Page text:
Crops, Horticulture, Irrigation, Livestock, Programming

Ag Offers Rewards, but can be Stressful Too

Recently I presented a webinar with my colleague, Glennis McClure that reminds us of daily stress in our lives, especially for farmers and ranchers. Agriculture is a stressful occupation and while it provides numerous rewards, it does not come without challenges. Too much stress can contribute to health issues and make us more accident prone.

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The National Center for Farmer Health points out that stress is the human response to any change that is perceived as a challenge or a threat. Changes that cause worry, frustration or upheaval and seem beyond our control can cause stress. An example that hits close to home for Nebraska farmers and ranchers is the recent weather-related disasters. Attitudes, perceptions and meanings that people assign to events determine a large part of one’s stress levels.

There are many symptoms of stress that impact our body, mind and actions. For example, physical symptoms might include nausea, shortness of breath, shaky legs, headaches, and fatigue just to name a few. When under stress, some people may experience moodiness, frustration, anger, loneliness, anxiety or depression and even suicidal thoughts. Sleeping too much or too little, increased use of alcohol or drugs, withdrawal from others and exhibiting nervous behaviors are all examples of how our actions might change when stressed.

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The good news is there are many ways to reduce stress. A summary of ways to decrease stress as compiled by Susan Harris-Broomfield, Nebraska extension educator includes:

  • Exercising ½ hour a day every day or every other day
  • Getting enough sleep to meet the demands of your body
  • Accepting that stress is a part of life and not dwelling on it
  • Learning to relax which could include taking deep breaths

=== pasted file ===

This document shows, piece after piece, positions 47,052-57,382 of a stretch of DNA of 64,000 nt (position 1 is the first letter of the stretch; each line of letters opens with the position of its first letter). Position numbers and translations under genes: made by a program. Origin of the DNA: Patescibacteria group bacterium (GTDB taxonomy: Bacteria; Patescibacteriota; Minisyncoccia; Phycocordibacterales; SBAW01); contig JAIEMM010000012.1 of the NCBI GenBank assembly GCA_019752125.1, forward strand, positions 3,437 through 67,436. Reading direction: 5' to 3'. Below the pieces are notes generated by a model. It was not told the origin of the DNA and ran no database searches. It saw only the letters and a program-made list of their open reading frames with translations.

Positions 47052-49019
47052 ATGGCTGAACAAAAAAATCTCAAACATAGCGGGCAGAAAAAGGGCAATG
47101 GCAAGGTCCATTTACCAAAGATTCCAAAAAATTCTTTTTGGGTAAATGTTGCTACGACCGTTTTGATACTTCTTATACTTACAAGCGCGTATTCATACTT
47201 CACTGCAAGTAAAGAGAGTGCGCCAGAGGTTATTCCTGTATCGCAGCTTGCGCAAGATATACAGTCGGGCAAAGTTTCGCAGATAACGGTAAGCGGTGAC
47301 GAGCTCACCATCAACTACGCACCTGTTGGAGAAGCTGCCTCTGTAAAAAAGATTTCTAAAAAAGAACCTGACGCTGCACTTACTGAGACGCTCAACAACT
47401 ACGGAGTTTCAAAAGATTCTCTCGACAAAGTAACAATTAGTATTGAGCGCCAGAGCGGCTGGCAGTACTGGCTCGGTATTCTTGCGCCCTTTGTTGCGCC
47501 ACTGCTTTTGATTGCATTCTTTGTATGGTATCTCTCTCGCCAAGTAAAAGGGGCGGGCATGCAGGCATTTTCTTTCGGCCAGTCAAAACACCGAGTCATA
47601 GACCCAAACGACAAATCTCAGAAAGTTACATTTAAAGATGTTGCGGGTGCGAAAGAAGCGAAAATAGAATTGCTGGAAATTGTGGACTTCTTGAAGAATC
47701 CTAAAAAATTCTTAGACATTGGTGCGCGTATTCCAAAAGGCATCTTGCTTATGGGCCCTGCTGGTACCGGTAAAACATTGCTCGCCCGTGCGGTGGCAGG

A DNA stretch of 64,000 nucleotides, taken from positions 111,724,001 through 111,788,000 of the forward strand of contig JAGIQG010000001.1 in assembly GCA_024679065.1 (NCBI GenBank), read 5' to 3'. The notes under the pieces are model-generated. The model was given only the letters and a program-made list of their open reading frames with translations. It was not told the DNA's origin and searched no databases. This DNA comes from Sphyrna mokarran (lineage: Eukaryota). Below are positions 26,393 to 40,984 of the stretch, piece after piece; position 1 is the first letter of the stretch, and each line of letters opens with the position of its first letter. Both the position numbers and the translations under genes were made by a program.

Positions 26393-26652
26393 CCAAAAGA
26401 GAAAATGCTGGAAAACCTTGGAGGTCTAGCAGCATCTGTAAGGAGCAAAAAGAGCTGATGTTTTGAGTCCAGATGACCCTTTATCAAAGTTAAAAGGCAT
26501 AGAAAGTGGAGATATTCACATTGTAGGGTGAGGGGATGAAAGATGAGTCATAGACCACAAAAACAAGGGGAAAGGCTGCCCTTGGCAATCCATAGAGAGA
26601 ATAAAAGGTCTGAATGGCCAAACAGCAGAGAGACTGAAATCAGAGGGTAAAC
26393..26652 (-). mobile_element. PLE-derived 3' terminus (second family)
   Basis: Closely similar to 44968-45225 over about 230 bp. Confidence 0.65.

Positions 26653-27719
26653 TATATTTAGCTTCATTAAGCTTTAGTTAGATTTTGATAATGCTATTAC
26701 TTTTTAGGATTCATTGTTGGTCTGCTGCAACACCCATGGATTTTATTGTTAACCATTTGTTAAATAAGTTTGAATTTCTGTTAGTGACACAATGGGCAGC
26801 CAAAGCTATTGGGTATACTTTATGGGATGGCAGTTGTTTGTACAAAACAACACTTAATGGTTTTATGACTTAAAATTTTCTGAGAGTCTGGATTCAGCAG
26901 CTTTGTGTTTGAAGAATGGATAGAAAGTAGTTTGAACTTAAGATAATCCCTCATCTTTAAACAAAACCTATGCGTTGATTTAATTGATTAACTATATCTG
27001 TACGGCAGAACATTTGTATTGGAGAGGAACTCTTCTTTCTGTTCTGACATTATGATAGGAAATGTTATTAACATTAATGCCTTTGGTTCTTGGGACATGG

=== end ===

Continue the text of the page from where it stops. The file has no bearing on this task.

• Balance work and family time
  • Connect with sources of support
  • Eat a well-balanced diet
  • Talk with a friend or counselor
  • Don’t be afraid to ask for help.

If you recognize someone in distress, express your concern to them and ask about their situation. Do this in a non-judgmental way and actively listen to them. People in distress might turn to suicide and a majority of people who attempt suicide have given a clue or warning to someone. Don’t ignore indirect references to death or suicide. In fact it is a myth that talking about suicide with someone may give them the idea to carry it out. Asking someone about potential suicidal thoughts they may have or discussing it openly is one of the most helpful things you can do for someone who is suicidal. If someone indicates they are thinking of suicide, do not leave them alone. Call for help and/or take them to a hospital or health care provider. The National Suicide Prevention Lifeline can be reached at 1-800-273-TALK (8255). This hotline can be accessed day or night.

In keeping with the #NebraskaStrong idea, remember to be strong and seek out help as needed and assist others who may need help. In Nebraska, our Rural Response Hotline can be accessed at 1-800-464-0258. When a farmer, rancher, or rural resident calls the hotline and requests help with stress related issues, they are connected to an experienced staff person who is trained to help callers through the Counseling, Outreach and Mental Health Therapy program. Staff members are trained to work with individuals over the phone or in their home, providing confidential information and assistance.

A recording of the webinar, in addition to resources utilized for this program can be found at https://go.unl.edu/wellnessintoughtimes.  More resources, especially disaster-related resources can be accessed on the flood.unl.edu website. For more information, contact me at brandy.vandewalle@unl.edu or (402)759-3712.

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